- Museum number
Brighton Beach, Fishing boats by a breakwater; other boats out at sea, a road leading up a hill towards the town at left, in the foreground capstans and a smock on a pole
Brush drawing in grey wash, over graphite
- Production date
Height: 181 millimetres
Width: 325 millimetres
- Curator's comments
- Constable took his wife and their four children to Brighton for the first time in May 1824. Always of a delicate constitution, and worn out by child bearing and the demands of a young family, Maria could no longer tolerate the heat of London, and was recommended to recuperate by the sea. Constable went with them to see them installed in their lodgings, but then returned to London; he visited the family for a week in June, then, after the end of the Academy exhibition in mid July, marking the end of the London 'season', he went down to Brighton, and stayed there until the middle of October; Maria and the children came back to London a couple of weeks later, on 2 November.
During the long stay in the early autumn, Constable made numerous drawings of shipping on the beach in a large sketchbook, with a page size of approximately 7 x 10" (180 x 255mm). The earliest is dated 1 September, the last, 18 October (R24.26, R24.33). The book was of Whatman paper, watermarked 1821, and had first been used the year before, during a visit to Coleorton in Leicestershire, the seat of Sir George Beaumont (R23.31-33). On 17 December 1824, Constable wrote to his friend Archdeacon John Fisher that the book contained about thirty drawings of the beach. "The book is larger than my others - and does not contain odds, and ends (I wish it did), but all complete compositions - all of boats, or beach scenes"(JCC VI, p. 186). 1948-10-9-10 appears to come from this sketch-book, with an additional piece added at the right hand side, extending the width by a further 50mm. The notion of using the sketchbook in this unusual way may have been suggested by the drawings he made in 1821, while on his tour of Berkshire, where again a larger than usual sketchbook contains a series of carefully finished drawings (see, for example, 1882-2-15-62); it shows Constable, as so often, extending the technical boundaries of his art, setting himself new challenges in his observation of nature.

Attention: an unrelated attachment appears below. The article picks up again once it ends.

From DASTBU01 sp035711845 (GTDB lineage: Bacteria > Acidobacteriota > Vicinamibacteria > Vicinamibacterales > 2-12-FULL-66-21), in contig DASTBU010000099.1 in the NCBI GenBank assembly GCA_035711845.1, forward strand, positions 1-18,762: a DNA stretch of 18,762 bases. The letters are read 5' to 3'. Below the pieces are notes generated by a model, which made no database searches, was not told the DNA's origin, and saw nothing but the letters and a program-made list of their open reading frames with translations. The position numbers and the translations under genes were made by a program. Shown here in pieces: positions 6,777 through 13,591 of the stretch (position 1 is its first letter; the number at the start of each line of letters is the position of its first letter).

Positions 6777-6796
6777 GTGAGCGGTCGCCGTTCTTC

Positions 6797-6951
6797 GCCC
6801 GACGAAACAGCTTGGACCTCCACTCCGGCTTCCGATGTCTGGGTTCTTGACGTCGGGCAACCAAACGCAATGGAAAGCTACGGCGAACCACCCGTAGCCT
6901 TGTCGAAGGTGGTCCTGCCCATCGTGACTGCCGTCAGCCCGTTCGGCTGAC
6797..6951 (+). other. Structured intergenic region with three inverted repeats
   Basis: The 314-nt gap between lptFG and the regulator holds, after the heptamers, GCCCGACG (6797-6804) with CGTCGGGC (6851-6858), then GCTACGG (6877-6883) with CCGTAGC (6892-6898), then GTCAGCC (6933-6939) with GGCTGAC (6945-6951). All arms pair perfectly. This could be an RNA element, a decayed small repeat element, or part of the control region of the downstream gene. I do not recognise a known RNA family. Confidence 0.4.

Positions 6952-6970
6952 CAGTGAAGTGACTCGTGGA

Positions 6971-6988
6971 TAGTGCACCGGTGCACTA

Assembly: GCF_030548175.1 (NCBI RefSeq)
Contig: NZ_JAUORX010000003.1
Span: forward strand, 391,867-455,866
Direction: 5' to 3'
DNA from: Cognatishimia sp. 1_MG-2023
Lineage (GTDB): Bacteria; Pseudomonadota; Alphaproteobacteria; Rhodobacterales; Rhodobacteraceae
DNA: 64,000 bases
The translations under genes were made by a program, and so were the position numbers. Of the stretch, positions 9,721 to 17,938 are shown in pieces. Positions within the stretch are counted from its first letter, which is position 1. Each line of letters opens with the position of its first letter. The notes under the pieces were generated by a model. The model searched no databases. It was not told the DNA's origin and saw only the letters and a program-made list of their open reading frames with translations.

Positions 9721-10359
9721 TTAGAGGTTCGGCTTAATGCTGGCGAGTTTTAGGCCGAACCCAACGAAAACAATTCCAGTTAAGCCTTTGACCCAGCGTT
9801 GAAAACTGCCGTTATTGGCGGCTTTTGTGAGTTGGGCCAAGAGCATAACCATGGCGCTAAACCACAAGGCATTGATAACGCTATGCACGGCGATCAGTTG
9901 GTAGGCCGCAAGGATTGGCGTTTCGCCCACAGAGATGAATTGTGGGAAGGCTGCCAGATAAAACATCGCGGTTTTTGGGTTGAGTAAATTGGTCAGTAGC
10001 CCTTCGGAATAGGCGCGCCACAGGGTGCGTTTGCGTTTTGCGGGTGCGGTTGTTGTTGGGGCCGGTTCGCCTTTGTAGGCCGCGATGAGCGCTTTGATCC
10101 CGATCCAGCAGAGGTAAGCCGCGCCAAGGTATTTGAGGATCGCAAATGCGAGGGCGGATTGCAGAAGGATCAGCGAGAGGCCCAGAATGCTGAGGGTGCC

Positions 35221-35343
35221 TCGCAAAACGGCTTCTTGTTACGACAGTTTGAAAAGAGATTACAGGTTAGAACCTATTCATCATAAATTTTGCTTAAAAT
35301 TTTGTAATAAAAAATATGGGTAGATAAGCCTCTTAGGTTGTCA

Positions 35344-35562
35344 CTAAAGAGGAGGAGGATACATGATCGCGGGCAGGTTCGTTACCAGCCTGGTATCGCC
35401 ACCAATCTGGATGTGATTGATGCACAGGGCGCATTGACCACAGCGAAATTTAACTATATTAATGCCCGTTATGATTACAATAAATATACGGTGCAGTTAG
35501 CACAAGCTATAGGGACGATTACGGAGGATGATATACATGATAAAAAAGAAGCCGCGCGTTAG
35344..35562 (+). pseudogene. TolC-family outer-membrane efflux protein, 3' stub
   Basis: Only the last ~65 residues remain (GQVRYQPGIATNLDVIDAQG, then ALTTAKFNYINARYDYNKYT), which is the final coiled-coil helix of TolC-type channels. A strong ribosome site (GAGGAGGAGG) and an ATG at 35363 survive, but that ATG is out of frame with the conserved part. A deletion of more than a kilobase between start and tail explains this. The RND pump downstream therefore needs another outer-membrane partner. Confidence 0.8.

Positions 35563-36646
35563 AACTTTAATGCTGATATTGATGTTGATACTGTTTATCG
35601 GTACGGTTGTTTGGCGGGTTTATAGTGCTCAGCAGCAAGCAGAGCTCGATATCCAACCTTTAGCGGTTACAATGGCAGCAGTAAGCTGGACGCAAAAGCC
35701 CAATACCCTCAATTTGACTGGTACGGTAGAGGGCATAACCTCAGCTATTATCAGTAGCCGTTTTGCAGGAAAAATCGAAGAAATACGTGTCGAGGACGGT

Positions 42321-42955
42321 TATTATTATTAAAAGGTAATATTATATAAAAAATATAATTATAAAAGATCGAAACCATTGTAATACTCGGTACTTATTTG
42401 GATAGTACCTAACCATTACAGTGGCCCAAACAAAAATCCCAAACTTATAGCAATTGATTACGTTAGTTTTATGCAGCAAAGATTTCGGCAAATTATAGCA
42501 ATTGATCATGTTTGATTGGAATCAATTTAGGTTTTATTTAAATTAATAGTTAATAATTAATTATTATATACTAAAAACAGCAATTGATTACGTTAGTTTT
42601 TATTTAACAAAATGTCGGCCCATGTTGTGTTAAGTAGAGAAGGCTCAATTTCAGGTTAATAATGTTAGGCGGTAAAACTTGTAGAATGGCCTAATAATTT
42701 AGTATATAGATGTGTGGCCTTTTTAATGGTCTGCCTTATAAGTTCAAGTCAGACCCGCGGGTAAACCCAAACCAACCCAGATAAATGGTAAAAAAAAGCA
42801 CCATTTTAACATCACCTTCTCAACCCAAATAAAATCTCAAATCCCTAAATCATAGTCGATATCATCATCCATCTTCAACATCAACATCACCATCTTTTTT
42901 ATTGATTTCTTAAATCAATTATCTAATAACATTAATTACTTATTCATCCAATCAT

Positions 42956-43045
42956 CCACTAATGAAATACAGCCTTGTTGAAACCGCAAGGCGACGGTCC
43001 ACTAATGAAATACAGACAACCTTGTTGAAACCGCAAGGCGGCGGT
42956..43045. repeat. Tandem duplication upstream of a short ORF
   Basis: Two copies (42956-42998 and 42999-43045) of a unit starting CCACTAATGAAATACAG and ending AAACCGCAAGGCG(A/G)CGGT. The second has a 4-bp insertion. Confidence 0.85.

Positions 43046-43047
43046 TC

It is not known whether the series of twelve engravings was ever begun; certainly, they were never finished. A number of line drawings, which may have been the copies Constable was working on, are in existence (R24.45, R24.48); there are also some larger studies on rather rough paper, which do not have the character of studies from Nature, and may also have been drawn for the engraver (R.24.51, R24.53-55). As these remained in the family collection, it would appear that Constable never delivered the drawings. Later the following year, 1825, Constable quarrelled wiuth Arrowsmith, and although the affair was patched up, he never painted for him again, and the connection between the two was broken off. There were rumours that Arrowsmith's financial affairs were crumbling, one point at issue being an unpaid bill to Reynolds, the engraver; this seems good enough reason for new projects not to have been undertaken (see JCC IV, pp. 204-6 and JCC II, p. 410).
I. Fleming-Williams, 'Constable landscape watercolours and drawings', 1976, pl. 34.
- Not on display
- Exhibition history
1976 Feb-May, Tate, 'Constable', no. 229
2017 Apr-Nov, Brighton, Brighton Museum & Art Gallery, 'Constable in Brighton'
- Acquisition date
- Acquisition notes
- This item has an uncertain or incomplete provenance for the years 1933-45. The British Museum welcomes information and assistance in the investigation and clarification of the provenance of all works during that era.
- Prints and Drawings
- Registration number